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Old 27th December 2006, 07:16 PM   #1
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Default make up a laboratory from scratch

Hi to everybody!

I need some of your important suggestion!
I'm willing to built in my house a little laboratory with all the necessaries things and instruments.

i would like to know,, according with yours diy's experience, what do you think is really needed.

Just skipping the obivious tools as screw drivers, tighter...and so on and so forth.....

i would like to hit the spat with an oscilloscope and other instruments that are really needed to be able to built your own project and stuff.

I would like specifically to know if it's possible to have an osilloscope and ... i don't know,....for instance something that measures the tdh+N (....with an output module to plug to the computer with a software...) and if those modules would be as effective as a dedicated oscilloscope.


I aware for your responces.


Thanks in advance.


Best regards,
Stefano.
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Old 27th December 2006, 07:57 PM   #2
forr is offline forr  France
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My suggestion is that the first thing to have is a high quality and complete multimeter. I own one Metrix X56 (to sell) and two Metrix X57. I don't even use all the functions but some are very nice for audio work : peak, RMS, dB, Hz, Ohm, Farad.
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Old 27th December 2006, 08:14 PM   #3
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yes i do agree!

How much for one of those?


I have seen on pass lab's section a similar post....about the distortion analyzer.
I didn't really understand if an external module for the coputer would be consider as effective or not.
I just fond UPV analyzer that looks great!

Does anybody have other ideas?

tanks.
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Old 27th December 2006, 08:25 PM   #4
MaxS is offline MaxS  France
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Hello all,

Have a look here : http://bas.elitesecurity.org/mojiprojekti1.html
This site was made by one of our member Dr. Boraomega. You can find nice schematics as function generator, THDmeter, frequency counter or something like that.

Regards.
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Old 27th December 2006, 10:15 PM   #5
prorms is offline prorms  United States
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Default how about a circuit simulator

you might wana get a circuit simulator

circuit maker
multisim
orcad
superspice

they real help out alot
and are high accurate save alot time
student edition are good

when build circuit get a bread board and junction wires

do you know how to make circuit board
thier alot ways go about it

if you look for a muilti meter true rms
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Old 27th December 2006, 10:22 PM   #6
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A Variac is mondo important and i have a nice Fluke 189 Multimeter. When looking for RMS readings, make sure they state the frequency range the meter is accurate for. most meters are only accurate for 60 or 400hz rms and not for higher frequencies.

A bench power supply that is adjustable and regulated.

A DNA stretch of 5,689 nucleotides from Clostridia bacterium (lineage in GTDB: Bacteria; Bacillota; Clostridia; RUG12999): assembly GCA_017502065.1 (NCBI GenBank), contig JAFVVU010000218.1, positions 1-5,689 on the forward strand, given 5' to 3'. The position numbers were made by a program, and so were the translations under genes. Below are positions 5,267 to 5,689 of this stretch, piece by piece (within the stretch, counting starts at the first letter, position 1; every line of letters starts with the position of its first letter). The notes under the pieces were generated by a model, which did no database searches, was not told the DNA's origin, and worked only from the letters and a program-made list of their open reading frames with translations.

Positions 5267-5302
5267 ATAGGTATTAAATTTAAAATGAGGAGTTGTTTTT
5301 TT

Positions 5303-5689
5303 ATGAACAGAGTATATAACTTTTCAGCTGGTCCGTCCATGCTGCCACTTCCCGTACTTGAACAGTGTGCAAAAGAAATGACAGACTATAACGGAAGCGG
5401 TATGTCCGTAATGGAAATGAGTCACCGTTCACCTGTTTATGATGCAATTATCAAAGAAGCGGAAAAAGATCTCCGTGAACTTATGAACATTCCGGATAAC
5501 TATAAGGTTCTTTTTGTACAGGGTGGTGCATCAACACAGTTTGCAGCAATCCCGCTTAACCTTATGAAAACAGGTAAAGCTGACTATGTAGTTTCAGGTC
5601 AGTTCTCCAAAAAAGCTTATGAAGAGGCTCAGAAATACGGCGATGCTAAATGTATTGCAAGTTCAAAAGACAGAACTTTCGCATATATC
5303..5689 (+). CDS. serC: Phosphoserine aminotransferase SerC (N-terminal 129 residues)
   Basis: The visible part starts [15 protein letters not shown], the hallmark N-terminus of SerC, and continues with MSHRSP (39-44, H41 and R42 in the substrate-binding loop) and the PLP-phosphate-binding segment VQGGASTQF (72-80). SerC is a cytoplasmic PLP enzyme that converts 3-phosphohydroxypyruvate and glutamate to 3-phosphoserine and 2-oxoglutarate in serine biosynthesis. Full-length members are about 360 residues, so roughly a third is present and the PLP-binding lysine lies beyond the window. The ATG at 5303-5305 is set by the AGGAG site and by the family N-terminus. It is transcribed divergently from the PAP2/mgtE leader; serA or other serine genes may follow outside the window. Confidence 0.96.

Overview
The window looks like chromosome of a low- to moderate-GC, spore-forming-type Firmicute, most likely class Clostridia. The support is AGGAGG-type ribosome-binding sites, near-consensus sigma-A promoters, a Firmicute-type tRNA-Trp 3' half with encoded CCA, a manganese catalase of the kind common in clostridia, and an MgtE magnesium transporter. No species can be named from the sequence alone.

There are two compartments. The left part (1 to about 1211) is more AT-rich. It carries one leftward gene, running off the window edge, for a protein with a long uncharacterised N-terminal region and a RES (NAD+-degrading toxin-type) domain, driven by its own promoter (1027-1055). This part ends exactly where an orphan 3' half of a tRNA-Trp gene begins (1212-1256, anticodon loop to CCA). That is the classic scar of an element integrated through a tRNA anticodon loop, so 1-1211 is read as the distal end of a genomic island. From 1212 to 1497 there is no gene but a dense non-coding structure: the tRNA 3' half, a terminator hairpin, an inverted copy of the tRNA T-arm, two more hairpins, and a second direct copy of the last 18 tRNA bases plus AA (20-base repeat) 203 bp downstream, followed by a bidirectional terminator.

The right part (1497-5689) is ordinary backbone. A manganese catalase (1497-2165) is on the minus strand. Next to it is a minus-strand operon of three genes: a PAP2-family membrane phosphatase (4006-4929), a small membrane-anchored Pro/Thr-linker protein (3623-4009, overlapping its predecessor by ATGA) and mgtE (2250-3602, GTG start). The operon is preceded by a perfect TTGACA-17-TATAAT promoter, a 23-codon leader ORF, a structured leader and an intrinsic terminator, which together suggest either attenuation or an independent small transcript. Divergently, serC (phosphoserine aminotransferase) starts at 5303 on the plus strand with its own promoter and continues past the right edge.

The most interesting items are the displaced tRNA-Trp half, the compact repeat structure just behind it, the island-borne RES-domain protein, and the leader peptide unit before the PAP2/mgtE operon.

definitly a good scope. and a signal generator, function generator if you can.


This is where i would start for a lab.


Zc
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Old 27th December 2006, 10:32 PM   #7
forr is offline forr  France
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The function generator and the distometer of Maxs's link seem to be very similar to those published by Ian Hickman in Electronics World.

My most useful instruments are lab power supplies (home made, two 0 to 30 V, 1 to 3A, and two +/- 15 V) a little function generator (for most work, very low distorsion is not needed) and a scope.
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Old 28th December 2006, 01:45 AM   #8
steverb is offline steverb  New Zealand
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Look around for an old FETMETER , I bought 2 for about $10 each. Unlike digital meters they are good for measuring AC volts up to 100Khz, (digital meters give inaccurate AC volt measurements above approx 5Khz)

Also
signal generator
Dummy loads
An old speaker for testing that you dont mind blowing(just in case)
A descent bench light (often overlooked)
lots of cables/leads for meters & scopes
cables with alligator clips at the ends
An old scope is allways nice to have.
A handheld (digital) scope is great, I use it for the AC Voltmeter & freq meter, the actual scope display is too low res to be any use for audio.
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Old 28th December 2006, 03:31 AM   #9
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If you are building a space to work in, can you add a fan to vent air outside when necessary?

Shawn.
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Old 28th December 2006, 04:31 AM   #10
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Lots of outlets to plug your equipment into!

I've got a whole bench full of stuff,and only one power-strip to use.. 6 outlets just isn't enough,I need 6 more! Swapping plugs around,and trying to figure out which one is for the function generator is a hassle,in the middle of a project.

Then you realise you just unplugged your soldering station,and now have to wait for it to warm up again.
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